- "What is the correct definition of the phrase 'communicating . . . in a . . . harassing manner' as used in the statute for protective orders in family violence cases, and, as applied in this case, did it penalize protected speech in violation of Petitioner's First Amendment rights? [Tex. Pen. Code § 25.07(A)(1)(A)]"
- "Whether this is a 'content-based' First Amendment case and ought to have been decided by a different standard of review, 'strict scrutiny' as enunciated in the case of Ex parte Lo."
- "If strict scrutiny is the proper standard of review, whether the correct standard of review can be waived."
Wagner was convicted of violating a protective order obtained by his then-wife for intentionally or knowingly communicating with her "in a threatening and harassing manner." On appeal, he challenged the constitutionality of the term "in a threatening and harassing manner" in Tex. Pen. Code § 25.07(A)(1)(A) as being overly broad and vague. With regard to the facial challenge, Wagner claimed that the standard in Ex parte Lo is applicable. So instead of having a presumption of constitutional validity and the burden placed upon the defendant to prove otherwise, the burden would be on the State to prove validity of the content-based regulation. The court of appeals rejected that argument, concluding Wagner raised it too late by bringing it up for the first time in a reply brief and that the issue was inadequately briefed. Addressing the merits, the court held it was not overly broad because its scope is circumscribed. Using Webster's dictionary definition of "harassment," the court explained that its terms exclude unprotected speech under the First Amendment. Nor is the term vague as applied. Wagner continued to communicate with the victim even though she told him to stop. And because Wagner's as-applied challenge fails, so does his facial challenge.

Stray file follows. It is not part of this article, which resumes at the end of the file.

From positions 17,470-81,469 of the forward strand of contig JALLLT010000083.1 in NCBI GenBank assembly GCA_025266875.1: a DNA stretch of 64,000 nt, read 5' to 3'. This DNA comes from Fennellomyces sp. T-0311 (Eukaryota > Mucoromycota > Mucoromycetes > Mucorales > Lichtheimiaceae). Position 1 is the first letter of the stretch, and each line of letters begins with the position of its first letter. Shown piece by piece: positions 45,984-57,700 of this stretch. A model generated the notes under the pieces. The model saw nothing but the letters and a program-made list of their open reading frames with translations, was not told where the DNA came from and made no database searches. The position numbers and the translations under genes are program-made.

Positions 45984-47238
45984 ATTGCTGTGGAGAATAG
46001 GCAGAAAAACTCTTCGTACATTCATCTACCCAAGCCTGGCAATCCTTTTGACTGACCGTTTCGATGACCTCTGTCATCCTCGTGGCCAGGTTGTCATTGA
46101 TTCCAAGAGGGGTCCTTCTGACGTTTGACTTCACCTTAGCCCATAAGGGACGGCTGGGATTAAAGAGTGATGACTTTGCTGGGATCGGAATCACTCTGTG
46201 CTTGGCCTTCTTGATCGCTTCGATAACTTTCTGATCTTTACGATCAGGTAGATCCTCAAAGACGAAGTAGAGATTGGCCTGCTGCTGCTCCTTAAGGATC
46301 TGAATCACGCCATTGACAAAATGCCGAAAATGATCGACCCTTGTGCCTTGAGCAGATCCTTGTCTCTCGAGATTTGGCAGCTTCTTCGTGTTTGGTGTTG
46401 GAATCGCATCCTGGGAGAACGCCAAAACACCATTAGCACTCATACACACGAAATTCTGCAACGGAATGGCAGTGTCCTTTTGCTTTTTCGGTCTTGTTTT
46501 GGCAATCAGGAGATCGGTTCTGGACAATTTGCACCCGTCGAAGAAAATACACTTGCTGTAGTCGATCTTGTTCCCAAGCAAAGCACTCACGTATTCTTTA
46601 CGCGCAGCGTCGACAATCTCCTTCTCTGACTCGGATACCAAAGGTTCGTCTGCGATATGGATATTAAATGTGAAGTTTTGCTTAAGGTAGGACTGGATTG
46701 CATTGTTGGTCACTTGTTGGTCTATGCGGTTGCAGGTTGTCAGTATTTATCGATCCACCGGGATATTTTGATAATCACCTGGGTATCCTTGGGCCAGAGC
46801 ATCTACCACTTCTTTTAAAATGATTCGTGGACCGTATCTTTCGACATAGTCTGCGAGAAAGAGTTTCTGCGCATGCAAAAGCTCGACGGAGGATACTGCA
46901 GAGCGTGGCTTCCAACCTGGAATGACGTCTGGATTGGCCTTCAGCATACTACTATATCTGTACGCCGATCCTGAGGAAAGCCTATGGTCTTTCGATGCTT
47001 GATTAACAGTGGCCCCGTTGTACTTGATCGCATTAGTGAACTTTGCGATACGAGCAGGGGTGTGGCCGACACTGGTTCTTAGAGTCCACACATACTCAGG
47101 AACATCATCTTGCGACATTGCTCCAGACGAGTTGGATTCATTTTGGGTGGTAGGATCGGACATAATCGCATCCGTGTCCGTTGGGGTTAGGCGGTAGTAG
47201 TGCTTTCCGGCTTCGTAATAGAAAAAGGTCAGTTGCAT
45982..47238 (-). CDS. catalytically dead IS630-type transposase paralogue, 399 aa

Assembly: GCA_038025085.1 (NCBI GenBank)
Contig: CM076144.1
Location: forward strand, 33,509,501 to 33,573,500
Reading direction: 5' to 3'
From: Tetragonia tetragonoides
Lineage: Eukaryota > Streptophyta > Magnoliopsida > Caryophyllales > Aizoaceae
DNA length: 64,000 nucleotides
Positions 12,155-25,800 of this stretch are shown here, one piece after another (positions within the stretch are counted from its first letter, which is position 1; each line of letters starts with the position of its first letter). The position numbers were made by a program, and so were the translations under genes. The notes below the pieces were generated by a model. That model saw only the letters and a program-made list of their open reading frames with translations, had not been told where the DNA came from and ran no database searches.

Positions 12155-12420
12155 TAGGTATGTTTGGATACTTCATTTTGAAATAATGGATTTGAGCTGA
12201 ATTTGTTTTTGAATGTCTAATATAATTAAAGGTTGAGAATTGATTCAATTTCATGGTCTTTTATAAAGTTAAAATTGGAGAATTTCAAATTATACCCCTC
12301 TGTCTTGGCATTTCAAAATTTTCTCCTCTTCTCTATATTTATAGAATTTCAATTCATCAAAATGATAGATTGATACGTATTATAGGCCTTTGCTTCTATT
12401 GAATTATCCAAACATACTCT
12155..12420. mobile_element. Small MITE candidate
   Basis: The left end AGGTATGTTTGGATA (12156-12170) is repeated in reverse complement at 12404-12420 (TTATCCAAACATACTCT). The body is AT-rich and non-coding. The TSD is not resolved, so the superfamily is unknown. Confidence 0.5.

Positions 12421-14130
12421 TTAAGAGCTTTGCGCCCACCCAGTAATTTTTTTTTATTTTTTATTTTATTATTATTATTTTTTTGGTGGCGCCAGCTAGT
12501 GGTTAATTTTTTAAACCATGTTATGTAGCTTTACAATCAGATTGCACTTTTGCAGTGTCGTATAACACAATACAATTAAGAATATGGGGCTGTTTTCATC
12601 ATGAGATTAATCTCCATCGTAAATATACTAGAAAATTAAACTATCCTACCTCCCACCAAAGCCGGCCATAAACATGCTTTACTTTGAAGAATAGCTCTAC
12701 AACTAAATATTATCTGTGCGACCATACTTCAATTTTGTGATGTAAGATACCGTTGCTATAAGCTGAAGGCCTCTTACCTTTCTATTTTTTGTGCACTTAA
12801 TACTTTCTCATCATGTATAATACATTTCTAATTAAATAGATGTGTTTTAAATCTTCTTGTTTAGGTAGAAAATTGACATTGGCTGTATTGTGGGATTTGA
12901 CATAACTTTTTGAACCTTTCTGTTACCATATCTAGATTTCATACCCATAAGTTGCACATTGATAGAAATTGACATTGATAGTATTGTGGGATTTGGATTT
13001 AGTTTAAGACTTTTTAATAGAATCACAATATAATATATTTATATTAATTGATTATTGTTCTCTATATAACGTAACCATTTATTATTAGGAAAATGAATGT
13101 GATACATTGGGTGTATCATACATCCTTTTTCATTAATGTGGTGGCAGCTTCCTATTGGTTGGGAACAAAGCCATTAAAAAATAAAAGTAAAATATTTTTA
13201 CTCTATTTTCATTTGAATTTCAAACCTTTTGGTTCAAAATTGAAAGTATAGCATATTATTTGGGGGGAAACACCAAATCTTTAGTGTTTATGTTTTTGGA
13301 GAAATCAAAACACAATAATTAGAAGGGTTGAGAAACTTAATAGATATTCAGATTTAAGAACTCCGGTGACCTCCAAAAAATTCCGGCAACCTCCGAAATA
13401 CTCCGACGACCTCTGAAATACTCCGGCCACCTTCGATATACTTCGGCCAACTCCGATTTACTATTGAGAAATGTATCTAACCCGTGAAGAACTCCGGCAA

Wagner claims that the court erred to rely on Webster's definition. He urges the Court to adopt the "reasonable person" standard and definition in Garcia v. State, 212 S.W.3d 877 (Tex. App.—Austin 2006), which, in turn, relied on a Texas Supreme Court case defining it as: a course of conduct directed at another causing or tending to cause substantial distress and having no legitimate purpose. The court of appeals' definition is too simplistic and will be difficult for law enforcement to apply. Wagner next argues that the Ex parte Lo standard applies because an examination of the content is needed to determine whether the communication was made in "harassing manner."